4. I really enjoyed reading the Ten Commandments for teaching. I definitely agree with you about needing to have passion. I teach elementary school, and I am in my second year of teaching. One of the things that I found last year was that my students were not as enthusiastic about learning during certain subjects. After reflecting on my own passions, I realized that I did not put the same amount of emphasis and excitement into those lessons as I did the subjects I most enjoyed.

  5. Thoroughly enjoyed the 10 commandments - thought provoking. Leads me to reflect on my classes this past week and how to better prepare and present material.

    Also loved the passion idea. We are most inspired by individuals who are passionate about their subject area. When we live what we love then we embody true learning and can grow toward mastery.

    Looking forward to more posts on this theme.

  6. Speaking about the passion of a teacher alone in his/her subject led me thinking a lot. If a teacher is passionate about his subject beyond love, shouldn't he be pursuing a doctorate in that subject instead of trying to convince little 7-12 year olds about the importance of (e.g.) history all his life?

    On the other hand, it is a sad reality that many primary school teachers in my country take up that job because there is public demand and they need a stable job that few want (not true in this economic downturn, but generally so). Some of them disliked certain subjects, but owing to necessity, are compelled to teach 3 different subjects (English, Math, Science). With 3 subjects to teach, there will surely be teachers who still dislike one or the other, and are not able to radiate enough passion for any subject.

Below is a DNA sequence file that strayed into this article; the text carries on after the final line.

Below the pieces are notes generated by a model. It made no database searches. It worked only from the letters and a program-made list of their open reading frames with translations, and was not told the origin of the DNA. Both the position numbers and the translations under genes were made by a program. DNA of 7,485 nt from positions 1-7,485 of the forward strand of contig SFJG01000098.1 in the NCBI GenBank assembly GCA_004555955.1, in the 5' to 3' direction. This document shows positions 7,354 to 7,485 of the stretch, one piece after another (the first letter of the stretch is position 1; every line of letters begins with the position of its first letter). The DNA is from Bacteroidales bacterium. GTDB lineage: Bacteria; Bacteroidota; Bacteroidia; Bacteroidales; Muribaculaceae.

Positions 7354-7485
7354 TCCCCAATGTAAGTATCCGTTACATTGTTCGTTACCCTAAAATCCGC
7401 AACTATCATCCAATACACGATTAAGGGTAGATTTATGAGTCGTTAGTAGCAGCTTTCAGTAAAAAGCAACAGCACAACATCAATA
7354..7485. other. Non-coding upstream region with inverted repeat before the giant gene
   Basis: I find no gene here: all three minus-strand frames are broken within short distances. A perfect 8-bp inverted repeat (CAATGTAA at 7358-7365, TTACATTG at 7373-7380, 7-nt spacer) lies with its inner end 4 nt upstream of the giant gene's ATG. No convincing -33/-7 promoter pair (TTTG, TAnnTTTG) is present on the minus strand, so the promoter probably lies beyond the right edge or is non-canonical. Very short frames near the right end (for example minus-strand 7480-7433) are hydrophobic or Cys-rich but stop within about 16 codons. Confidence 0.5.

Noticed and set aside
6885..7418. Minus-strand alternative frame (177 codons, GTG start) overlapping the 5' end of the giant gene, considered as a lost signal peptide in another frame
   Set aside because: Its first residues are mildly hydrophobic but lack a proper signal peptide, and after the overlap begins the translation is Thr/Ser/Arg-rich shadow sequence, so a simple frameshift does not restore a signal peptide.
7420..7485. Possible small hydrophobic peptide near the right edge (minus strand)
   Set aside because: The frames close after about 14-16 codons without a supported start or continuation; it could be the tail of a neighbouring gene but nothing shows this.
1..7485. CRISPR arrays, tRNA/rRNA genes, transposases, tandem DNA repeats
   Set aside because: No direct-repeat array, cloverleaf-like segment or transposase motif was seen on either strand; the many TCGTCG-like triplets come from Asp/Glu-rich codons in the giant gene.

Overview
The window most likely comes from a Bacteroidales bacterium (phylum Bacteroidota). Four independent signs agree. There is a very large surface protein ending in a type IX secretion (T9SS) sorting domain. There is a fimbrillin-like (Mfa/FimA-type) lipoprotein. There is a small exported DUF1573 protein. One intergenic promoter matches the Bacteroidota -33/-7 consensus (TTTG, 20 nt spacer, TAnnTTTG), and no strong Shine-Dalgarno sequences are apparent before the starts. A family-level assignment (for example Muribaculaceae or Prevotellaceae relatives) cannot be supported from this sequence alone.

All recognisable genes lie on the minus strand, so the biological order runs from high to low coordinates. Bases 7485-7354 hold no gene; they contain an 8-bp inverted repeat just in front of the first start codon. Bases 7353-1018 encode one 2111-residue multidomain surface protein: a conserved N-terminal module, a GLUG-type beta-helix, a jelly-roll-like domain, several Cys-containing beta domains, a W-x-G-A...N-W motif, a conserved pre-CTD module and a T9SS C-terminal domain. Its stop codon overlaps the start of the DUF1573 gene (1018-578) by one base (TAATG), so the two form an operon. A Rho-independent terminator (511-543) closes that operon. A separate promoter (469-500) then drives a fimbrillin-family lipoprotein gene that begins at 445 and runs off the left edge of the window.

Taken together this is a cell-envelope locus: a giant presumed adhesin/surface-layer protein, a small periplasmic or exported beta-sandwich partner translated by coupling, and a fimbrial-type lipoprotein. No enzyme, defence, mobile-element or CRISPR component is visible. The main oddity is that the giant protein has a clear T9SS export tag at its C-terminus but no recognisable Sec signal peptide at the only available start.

7. I think that the most brilliant thought of this entire blog is the place where it says something to the effect of, if a teacher is bored with their lesson then for sure their students are not interested!. Something that I have heard as I earn my degree is that if I ever get bored of what I am teaching I need to change what I do in the classroom or change careers. If teachers are not interested in what they are teaching then there is no way we as educators can expect our students to care. The most impacting teachers I have had in my career are those that even though the subject may not have been my favorite, they for sure were passionate about it!

  8. A passionate teacher inspires passionate students and passionate students excel. The teachers I learned the most from were those teachers passionate about their subject and what they were teaching because it always made me more interested in the subject.

  9. I look forward to reading your future posts about Polya's 10 commandments of teaching. I can justify that students can sense a teacher's interest in a subject by their demeanor, as I've experienced this as a student myself and it can have a profound effect on how the student approaches the subject themselves.

  10. An interesting article. Reflection and review should certainly be a consequent aspect of any teacher’s desire to improve their teaching methodology. What’s fascinating about the “ten commandments” principle is how it is designed to foster an external perspective on how students’ learning inclinations can improve versus a solely introspective look into how the teacher teaches. In my estimation, one of the most important of the provisions provided was the first, which simply advocates for an educator to be interested in their subject matter. A disinterested teacher will almost always spawn an atmosphere of apathy among students in the classroom.